On a carefully chosen site with the Blue Ridge Mountains as backdrop, Locust Grove was built ca. 1798 for Isaac Davis, Jr. (1754-1835), a successful planter, land speculator, and a slave owner, who served in the Virginia House of Delegates and held various appointive county offices. Although this Greene County house lacks academic architectural character, its two stories and four-room plan made it a vivid contrast to the humble abodes common to the rustic dwellers of the Blue Ridge foothills. The exterior preserves early beaded weatherboarding and porches, and the interior, with its original paneled wainscoting and paneled mantels, retains its original, well-appointed character. Davis, being a public figure, used the exterior to signal his rank, with the principal rooms serving as social spaces for entertaining the public as well as friends and family. The house was restored in the mid-1980s, prior to listing in the registers.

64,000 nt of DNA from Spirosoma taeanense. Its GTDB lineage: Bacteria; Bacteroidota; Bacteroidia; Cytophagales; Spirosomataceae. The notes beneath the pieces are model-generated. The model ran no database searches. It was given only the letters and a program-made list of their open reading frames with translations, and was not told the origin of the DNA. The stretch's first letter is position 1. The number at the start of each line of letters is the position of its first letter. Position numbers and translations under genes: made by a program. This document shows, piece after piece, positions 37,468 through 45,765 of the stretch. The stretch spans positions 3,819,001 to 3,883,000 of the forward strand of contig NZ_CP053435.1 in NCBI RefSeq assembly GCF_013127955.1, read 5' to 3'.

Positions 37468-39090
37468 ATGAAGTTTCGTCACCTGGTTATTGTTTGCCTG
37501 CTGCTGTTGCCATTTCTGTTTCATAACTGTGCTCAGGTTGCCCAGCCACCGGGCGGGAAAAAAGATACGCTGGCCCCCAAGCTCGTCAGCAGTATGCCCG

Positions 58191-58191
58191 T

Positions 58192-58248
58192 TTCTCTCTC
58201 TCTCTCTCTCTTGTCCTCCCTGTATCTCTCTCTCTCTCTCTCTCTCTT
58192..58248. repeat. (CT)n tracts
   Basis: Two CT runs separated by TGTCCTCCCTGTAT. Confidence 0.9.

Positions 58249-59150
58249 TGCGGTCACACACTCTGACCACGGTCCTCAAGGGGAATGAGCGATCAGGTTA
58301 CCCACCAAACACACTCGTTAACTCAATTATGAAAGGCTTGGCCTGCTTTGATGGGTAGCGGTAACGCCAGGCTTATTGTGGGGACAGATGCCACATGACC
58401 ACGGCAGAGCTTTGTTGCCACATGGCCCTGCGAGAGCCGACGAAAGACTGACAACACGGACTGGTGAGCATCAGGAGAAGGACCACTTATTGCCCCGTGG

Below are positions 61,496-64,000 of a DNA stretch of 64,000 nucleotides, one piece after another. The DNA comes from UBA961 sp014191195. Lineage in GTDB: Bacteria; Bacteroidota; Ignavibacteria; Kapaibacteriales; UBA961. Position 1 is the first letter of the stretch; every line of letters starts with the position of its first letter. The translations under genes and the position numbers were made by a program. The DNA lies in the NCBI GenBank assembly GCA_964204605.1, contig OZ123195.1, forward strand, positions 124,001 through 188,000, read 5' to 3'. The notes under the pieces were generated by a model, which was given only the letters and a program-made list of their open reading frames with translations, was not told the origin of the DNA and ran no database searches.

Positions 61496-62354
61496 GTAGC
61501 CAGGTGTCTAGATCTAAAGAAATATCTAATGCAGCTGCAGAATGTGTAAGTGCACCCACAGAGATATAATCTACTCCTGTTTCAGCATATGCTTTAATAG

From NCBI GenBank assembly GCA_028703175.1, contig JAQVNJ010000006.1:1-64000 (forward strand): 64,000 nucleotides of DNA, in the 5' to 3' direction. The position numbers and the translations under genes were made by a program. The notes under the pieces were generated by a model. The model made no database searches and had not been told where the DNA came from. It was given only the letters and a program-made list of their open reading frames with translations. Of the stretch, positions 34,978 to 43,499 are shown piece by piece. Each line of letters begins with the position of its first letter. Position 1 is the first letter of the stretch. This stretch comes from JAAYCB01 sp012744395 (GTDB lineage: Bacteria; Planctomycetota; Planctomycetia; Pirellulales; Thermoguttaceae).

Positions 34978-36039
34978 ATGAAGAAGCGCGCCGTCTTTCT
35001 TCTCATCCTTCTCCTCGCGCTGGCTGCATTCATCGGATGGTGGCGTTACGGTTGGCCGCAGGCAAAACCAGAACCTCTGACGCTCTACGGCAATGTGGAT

Many properties listed in the registers are private dwellings and are not open to the public, however many are visible from the public right-of-way. Please be respectful of owner privacy.
VLR: Virginia Landmarks Register
NPS: National Park Service
NRHP: National Register of Historic Places
NHL: National Historic Landmark